Basically Paul was saying that at one time we were all slaves to sin. We could not stop from sinning. It is impossible to be perfect. Yet, Christ in his life demonstrated perfection for us. And through his death, he gave us access to the very spirit of God, so that we too could have the ability to be free from sin. Not by ourselves, but through Christ. Since He died for our sin, we no longer have to serve that part. So we no longer can and should just go around sinning, simply so we can be forgiven. John Piper says on these verses, “We are justified by grace through faith alone because of our union with Christ whose righteousness is counted as ours. And now we see that this same union with Christ explains why we will not continue in sin.”

Paul continues in Romans 6: 14-19

” For sin shall not be master over you, for you are not under law but under grace. 15 What then? Shall we sin because we are not under law but under grace? May it never be! 16 Do you not know that when you present yourselves to someone as slaves for obedience, you are slaves of the one whom you obey, either of sin resulting in death, or of obedience resulting in righteousness? 17 But thanks be to God that though you were slaves of sin, you became obedient from the heart to that form of teaching to which you were committed, 18 and having been freed from sin, you became slaves of righteousness. 19 I am speaking in human terms because of the weakness of your flesh. For just as you presented your members as slaves to impurity and to lawlessness, resulting in further lawlessness, so now present your members as slaves to righteousness, resulting in sanctification.”

John Piper says of these verses, “In other words: Don’t desire sin as much as you desire God. Don’t desire sin’s lie as much as you desire God’s truth. When it comes down to the conflict between the desire for what sin offers and the desire for what God offers, prefer God. Which means that one great strategy of living the Christian life is to set God and his ways before us as our treasure – as preferable.” Much like a person desiring to lose weight, the cookie loses its desire if the weight goal is strong enough. Both are desirable, but the more desirable will win out.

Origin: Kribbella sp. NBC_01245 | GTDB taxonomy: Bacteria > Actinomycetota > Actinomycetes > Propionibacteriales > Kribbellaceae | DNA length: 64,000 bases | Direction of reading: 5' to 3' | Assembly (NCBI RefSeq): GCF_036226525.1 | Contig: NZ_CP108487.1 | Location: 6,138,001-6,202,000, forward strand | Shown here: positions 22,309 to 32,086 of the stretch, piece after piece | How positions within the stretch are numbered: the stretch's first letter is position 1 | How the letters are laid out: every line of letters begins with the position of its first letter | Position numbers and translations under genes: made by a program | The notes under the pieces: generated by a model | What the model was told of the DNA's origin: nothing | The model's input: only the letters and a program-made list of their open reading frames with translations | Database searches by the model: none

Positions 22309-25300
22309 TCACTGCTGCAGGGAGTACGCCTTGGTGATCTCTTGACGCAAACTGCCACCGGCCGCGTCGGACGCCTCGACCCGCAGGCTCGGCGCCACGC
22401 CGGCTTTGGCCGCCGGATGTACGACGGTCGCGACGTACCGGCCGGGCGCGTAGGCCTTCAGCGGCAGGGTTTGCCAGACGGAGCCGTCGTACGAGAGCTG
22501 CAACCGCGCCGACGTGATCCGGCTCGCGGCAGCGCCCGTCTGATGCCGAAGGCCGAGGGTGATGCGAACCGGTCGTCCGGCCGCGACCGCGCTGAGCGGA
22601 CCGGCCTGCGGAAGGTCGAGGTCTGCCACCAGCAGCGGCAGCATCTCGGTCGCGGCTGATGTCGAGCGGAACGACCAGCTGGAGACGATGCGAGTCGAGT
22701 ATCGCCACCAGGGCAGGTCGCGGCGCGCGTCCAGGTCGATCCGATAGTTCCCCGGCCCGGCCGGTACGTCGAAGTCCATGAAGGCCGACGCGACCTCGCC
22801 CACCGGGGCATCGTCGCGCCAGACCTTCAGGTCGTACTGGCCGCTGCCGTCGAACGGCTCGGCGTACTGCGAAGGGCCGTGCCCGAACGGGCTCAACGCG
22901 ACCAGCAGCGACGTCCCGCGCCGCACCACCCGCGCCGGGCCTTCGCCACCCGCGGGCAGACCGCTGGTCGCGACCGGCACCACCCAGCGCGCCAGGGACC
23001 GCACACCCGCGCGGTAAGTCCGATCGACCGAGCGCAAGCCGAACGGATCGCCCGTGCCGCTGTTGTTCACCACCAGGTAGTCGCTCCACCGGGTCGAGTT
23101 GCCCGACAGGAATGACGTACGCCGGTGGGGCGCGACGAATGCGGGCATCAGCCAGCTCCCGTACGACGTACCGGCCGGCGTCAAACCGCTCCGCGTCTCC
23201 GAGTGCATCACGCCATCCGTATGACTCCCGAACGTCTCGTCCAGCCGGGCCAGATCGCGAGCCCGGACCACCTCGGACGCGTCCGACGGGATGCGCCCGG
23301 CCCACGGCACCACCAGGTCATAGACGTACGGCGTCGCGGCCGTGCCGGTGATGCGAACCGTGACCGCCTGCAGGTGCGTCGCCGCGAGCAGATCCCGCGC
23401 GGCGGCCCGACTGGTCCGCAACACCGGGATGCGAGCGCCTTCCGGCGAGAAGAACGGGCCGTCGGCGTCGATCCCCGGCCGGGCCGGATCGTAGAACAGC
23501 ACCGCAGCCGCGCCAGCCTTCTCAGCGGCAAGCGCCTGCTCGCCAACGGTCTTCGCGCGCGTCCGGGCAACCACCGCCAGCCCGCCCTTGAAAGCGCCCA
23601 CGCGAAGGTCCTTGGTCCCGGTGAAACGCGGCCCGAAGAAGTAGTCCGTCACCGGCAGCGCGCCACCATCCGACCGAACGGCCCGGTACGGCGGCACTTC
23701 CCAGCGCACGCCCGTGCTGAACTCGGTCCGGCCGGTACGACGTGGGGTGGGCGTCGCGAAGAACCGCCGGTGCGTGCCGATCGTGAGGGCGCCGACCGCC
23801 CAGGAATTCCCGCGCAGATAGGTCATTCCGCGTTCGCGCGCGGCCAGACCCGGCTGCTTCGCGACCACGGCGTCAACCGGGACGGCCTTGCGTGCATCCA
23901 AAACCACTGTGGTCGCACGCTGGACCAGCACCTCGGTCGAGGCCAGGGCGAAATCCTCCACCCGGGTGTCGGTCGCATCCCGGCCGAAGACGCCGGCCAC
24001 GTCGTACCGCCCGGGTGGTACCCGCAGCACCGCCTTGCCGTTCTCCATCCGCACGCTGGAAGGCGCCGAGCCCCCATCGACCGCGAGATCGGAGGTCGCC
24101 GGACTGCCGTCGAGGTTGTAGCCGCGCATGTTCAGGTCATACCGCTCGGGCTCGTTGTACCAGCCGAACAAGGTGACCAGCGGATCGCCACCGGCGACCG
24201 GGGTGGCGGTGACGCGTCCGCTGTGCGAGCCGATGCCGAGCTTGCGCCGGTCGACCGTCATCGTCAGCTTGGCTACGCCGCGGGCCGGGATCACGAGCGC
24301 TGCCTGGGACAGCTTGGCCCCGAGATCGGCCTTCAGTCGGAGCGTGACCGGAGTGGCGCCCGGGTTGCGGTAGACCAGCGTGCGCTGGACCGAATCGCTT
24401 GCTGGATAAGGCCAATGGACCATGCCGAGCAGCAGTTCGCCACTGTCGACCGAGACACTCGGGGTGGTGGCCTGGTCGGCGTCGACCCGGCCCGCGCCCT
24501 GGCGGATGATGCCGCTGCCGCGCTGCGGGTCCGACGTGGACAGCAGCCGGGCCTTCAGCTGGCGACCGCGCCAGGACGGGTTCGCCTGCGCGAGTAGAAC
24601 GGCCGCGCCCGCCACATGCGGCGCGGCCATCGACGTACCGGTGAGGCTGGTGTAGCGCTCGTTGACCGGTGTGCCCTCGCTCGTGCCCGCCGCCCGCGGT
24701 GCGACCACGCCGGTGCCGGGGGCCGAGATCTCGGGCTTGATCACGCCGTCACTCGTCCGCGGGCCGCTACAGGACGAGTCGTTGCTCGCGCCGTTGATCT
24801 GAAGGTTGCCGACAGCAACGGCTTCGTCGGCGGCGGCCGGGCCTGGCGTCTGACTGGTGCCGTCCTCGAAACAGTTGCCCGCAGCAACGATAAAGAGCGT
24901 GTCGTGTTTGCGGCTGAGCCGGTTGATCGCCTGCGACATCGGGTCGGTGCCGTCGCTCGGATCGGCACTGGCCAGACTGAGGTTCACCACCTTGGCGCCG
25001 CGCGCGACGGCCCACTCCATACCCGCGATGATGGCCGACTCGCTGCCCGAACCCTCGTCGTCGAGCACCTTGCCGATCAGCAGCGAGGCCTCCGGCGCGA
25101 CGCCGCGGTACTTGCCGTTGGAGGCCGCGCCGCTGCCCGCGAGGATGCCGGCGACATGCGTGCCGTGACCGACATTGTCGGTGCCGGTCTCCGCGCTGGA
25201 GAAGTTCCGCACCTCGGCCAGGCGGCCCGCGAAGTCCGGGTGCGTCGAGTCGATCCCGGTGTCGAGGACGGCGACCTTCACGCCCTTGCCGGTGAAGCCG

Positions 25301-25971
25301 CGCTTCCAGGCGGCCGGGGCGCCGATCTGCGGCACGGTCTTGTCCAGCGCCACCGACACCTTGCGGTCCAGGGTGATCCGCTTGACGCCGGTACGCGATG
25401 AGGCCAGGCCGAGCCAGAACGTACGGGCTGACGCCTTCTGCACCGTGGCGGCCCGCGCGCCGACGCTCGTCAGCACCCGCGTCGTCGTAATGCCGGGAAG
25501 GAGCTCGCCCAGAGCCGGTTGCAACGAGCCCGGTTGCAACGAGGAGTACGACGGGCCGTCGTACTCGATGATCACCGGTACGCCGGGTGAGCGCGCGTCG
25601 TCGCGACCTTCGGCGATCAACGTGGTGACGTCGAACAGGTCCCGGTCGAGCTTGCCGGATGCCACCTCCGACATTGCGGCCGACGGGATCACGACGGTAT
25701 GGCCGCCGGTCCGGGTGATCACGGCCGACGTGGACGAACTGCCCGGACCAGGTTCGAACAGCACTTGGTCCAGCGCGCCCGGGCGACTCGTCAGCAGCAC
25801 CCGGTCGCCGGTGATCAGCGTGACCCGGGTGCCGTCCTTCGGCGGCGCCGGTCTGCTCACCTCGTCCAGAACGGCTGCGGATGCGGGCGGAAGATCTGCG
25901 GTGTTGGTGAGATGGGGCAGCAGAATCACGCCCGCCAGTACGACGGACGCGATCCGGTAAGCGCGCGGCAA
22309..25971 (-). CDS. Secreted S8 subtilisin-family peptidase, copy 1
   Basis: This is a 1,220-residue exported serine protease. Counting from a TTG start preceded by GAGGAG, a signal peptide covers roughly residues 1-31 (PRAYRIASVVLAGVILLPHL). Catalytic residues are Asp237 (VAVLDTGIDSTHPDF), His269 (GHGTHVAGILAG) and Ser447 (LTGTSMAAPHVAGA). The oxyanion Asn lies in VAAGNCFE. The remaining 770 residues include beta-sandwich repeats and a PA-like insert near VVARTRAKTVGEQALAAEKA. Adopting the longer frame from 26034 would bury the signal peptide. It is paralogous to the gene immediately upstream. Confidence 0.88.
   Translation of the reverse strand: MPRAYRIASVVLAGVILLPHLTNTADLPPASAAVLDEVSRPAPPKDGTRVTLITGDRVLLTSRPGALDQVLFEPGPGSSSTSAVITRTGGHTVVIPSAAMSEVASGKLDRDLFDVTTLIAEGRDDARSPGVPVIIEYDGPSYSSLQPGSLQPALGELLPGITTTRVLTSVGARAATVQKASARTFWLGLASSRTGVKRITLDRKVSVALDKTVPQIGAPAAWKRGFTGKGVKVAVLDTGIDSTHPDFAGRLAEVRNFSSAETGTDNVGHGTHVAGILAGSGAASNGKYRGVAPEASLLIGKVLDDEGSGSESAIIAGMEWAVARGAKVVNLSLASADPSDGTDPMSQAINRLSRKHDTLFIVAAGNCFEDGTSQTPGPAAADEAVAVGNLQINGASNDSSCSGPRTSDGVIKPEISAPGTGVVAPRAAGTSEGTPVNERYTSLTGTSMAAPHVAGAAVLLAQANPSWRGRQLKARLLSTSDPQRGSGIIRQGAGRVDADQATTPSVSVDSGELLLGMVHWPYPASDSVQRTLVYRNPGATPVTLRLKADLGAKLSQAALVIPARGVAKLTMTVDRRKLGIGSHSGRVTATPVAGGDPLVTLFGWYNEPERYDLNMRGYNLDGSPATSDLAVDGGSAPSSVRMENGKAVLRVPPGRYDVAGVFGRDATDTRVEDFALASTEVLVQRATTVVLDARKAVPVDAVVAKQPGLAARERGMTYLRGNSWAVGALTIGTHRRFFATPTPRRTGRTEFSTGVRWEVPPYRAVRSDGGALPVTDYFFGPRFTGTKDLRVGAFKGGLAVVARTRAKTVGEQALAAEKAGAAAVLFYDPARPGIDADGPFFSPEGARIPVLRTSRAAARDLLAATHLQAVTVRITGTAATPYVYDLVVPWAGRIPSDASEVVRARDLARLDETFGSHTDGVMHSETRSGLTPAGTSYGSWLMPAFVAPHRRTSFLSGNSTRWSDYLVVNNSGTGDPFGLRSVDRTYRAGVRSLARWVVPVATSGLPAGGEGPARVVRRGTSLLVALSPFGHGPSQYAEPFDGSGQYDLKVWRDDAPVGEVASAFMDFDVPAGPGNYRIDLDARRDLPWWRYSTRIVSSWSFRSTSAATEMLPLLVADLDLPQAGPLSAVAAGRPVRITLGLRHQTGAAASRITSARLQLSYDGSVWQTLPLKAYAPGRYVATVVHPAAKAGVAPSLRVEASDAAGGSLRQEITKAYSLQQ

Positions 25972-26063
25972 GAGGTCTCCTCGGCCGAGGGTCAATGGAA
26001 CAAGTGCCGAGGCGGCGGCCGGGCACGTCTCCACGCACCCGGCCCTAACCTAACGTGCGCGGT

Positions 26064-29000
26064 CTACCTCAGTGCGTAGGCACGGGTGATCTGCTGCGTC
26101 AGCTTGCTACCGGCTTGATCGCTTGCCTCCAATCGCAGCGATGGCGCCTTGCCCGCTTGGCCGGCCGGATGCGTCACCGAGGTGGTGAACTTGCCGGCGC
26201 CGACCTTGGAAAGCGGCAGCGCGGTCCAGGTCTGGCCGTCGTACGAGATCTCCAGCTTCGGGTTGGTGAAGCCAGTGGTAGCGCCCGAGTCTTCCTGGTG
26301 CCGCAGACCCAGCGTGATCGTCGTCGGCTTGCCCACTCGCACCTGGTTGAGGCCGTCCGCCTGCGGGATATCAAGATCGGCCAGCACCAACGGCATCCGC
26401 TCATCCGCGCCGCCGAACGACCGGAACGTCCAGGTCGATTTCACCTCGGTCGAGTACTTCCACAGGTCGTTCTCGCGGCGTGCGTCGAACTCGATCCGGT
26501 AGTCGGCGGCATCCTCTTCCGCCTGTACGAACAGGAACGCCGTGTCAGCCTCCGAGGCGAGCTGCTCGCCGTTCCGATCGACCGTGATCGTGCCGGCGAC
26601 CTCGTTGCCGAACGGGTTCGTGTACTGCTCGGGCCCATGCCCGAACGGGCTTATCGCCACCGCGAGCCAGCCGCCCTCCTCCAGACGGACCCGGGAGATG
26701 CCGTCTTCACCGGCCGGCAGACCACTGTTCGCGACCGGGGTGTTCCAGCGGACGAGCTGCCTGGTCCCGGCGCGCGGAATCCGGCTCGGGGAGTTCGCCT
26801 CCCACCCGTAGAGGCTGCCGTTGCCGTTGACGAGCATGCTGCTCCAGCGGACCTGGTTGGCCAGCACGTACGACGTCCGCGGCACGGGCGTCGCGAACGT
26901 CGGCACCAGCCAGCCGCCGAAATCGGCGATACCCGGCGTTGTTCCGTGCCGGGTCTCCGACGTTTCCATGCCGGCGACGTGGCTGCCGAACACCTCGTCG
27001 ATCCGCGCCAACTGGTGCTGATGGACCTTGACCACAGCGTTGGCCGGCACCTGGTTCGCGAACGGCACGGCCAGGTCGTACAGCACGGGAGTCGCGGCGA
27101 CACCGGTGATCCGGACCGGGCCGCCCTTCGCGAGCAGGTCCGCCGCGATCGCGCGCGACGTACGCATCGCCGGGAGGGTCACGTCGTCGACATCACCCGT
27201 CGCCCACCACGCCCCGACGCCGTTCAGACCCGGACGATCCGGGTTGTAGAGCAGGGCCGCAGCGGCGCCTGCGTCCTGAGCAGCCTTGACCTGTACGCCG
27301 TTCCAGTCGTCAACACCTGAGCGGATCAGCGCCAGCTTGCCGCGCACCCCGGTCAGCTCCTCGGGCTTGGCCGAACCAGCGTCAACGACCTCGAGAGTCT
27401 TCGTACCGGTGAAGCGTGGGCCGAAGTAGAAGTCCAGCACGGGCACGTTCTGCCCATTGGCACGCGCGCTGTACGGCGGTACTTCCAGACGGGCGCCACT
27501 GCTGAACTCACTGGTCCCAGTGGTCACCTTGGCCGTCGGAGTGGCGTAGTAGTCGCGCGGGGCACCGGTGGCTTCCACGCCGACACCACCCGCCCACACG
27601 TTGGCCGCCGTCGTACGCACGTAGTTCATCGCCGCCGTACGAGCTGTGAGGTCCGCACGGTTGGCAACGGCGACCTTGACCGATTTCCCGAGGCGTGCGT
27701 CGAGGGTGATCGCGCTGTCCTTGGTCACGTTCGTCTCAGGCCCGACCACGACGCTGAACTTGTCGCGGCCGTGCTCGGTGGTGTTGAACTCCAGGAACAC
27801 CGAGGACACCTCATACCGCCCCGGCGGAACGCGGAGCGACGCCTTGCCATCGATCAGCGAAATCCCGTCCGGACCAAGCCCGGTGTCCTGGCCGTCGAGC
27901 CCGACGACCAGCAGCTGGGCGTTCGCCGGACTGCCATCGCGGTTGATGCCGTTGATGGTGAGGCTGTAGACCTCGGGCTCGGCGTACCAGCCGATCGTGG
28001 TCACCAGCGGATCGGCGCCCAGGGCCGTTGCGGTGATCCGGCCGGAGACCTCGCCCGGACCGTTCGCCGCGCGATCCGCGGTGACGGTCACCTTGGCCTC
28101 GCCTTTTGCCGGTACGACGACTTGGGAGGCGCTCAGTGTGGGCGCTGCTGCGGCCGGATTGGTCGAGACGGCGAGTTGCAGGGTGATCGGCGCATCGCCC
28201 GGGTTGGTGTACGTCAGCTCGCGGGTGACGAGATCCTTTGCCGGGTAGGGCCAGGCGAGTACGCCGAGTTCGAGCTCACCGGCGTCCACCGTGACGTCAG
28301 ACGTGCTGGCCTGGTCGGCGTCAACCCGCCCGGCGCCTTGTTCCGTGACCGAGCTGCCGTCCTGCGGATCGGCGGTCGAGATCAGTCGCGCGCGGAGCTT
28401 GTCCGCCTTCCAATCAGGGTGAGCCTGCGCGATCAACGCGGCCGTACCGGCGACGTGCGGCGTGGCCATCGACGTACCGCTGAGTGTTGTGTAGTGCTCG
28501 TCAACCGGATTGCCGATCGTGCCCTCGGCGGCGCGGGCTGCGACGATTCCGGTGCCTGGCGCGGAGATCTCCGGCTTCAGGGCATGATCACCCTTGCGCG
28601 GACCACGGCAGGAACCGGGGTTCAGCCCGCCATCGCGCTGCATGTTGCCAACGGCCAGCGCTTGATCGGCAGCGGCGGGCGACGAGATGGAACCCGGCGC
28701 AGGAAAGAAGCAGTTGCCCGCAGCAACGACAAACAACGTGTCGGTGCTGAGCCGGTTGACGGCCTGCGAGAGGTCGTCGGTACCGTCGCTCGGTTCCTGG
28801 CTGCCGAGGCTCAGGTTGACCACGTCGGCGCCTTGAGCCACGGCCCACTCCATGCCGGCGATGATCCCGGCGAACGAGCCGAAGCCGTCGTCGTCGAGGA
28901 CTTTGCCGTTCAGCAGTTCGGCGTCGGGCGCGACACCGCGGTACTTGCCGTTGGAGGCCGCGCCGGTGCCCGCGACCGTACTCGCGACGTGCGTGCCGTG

John Piper also addresses the issues of the being under grace versus the law. “What does it mean to be “under grace” but not “under law”? My answer was that being “under law” means that we are bound to make lawkeeping the righteousness by which God justifies us. “Under law” means that justifying righteousness comes from our own lawkeeping. On the other hand, being “under grace” means that our justification is a gift of grace on the basis of Christ’s righteousness, Christ’s lawkeeping, Christ’s perfect obedience of faith (including his atoning death).”

So where does this freedom in Christ come from? In comes from being freed from sin by Christ. Piper states, ” We’ve been asking why being “under grace” guarantees that sin will not be master over us. Reason one: because under grace, the wrath of God is entirely removed and the power of God flows to us in saving, helping, keeping mercy, not punishment. Reason two: because under grace, paralyzing guilt is taken away and we are given hope that it is worth it to fight sin. Reason three: because under grace God himself comes into our lives and inclines our hearts away from sin and toward righteousness.”

So when God has us on His side, we have the freedom to be in His will; His perfect and pleasing will. What a great God we serve who is willing and able to free us from the burden of sin!!!

For more information on John Piper’s Ministries, go to :